ST. LOUIS — The Environmental Protection Agency today released further information that the area outside West Lake Landfill does not possess radioactive waste, another in a series of scientific reports calling into question the credibility of some activists uproar. The latest study affirms House Republicans decision not to spend $1,000,000 in taxpayer money to buyout homes in the area studied.
The residential sampling was conducted in the Bridgeton area the week of December 26, 2016. Due to the results, CERCLA (also known as Superfund) action is not warranted.
This is not the first time the EPA has found scientific results that fail to match claims in Spanish Village and Bridgeton. After hearing the concerns and a lawsuit, the EPA chose to pursue the sampling in the area.
“EPA acted quickly in conjunction with the state of Missouri, the Corps of Engineers, and the CDC, once we learned of the allegation of potential contamination inside a residence in Spanish Village,” Acting EPA Region 7 Administrator Edward H. Chu said. “We collected and analyzed over 140 samples, and our evaluation of the data shows no Manhattan Project waste was found in the homes sampled in Spanish Village.”
The report of the investigation comes days after a bill from an area state senator, Maria Chappelle-Nadal, was repeatedly debated in both chambers before ultimately dying in the House. The bill would have allocated for the state to spend the $1,000,000 to buy out homes that activists claimed were contaminated in the area. The results of the investigation did not show there to be contaminated homes in the area targeted by the Senator. The EPA did not testify in regards to the legislation.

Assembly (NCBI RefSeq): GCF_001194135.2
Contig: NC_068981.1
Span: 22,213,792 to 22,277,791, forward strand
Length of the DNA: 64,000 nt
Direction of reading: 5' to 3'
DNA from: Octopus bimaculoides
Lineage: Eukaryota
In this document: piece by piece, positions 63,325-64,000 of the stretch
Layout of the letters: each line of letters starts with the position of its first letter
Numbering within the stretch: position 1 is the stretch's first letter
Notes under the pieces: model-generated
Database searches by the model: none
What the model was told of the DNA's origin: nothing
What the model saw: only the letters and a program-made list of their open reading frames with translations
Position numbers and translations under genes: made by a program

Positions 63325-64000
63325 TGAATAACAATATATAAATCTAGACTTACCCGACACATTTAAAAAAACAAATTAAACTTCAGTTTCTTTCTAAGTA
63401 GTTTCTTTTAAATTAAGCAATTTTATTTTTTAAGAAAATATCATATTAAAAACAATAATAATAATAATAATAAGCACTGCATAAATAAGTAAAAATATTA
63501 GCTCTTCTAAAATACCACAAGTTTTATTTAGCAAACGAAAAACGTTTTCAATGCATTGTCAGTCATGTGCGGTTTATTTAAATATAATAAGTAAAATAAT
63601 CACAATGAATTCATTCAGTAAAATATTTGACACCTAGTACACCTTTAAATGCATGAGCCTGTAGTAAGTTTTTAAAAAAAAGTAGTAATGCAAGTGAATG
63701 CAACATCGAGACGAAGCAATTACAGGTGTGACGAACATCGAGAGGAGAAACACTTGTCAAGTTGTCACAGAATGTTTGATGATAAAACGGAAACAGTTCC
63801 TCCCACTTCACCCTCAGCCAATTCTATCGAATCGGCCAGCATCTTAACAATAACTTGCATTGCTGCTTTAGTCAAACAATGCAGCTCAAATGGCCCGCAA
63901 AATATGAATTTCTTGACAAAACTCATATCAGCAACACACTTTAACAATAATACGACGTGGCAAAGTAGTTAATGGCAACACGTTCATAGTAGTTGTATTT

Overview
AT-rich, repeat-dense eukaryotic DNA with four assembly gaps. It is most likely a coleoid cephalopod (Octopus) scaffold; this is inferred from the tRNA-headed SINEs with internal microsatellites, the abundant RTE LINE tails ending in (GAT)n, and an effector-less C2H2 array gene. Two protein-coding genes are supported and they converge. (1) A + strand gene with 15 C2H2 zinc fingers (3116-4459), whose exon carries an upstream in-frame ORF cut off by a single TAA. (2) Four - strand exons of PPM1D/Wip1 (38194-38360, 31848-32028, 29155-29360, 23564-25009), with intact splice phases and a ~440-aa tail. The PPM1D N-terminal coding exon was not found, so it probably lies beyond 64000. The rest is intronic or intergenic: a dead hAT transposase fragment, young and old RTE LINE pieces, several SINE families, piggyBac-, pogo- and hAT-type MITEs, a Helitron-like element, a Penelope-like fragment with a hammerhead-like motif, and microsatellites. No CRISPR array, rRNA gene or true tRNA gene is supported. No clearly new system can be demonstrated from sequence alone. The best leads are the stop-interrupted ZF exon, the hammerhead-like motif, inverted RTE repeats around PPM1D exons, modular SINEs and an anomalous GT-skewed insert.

“What this amendment does is that we non-scientists are declaring homes to be uninhabitable if a certain amount of this element is in the ground,” Rep. Jay Barnes said on the last day of the session about an amendment to the bill. “This is not a courtroom, this is not an executive agency. It is beyond what we are supposed to do under our constitutional powers.”
Yesterday, shortly after the release of the EPA report Chappelle-Nadal took to Twitter to comment.
“Looks like the EPA will be sued as well. Who knows? People are dying in St. Louis due to radioactive waste contamination.”
Not the first time activists claims rebuffed by the EPA
Local activists have been in a lengthy uproar over personally conducted radiation tests performed with non-scientific Geiger counters donated by a local attorney. That attorney is currently suing the landfill’s owner. In both 2014 and 2015, there were media outcries over the annual Cinco de Mayo Slugfest normally played at the Bridgeton Municipal Athletic complex, located less than a mile from the landfill. The St. Louis Post-Dispatch reported that activists had measured high amounts of gamma radiation from tests they conducted on parking lot drainage at the complex. The tournament was canceled in 2014 and moved in 2015, despite the EPA’s final comprehensive report of scientific surface gamma radiation screening and soil sampling of the Bridgeton Municipal Athletic Complex in Bridgeton showing the facility is suitable for public use and requiring no further environmental response, EPA Region 7 announced in July 2014.
“Local residents and visitors can be assured that a thorough scientific survey and review process has confirmed that the public can continue to gather and play at BMAC, and that no additional environmental action is warranted for this facility,” EPA Regional Administrator Karl Brooks said.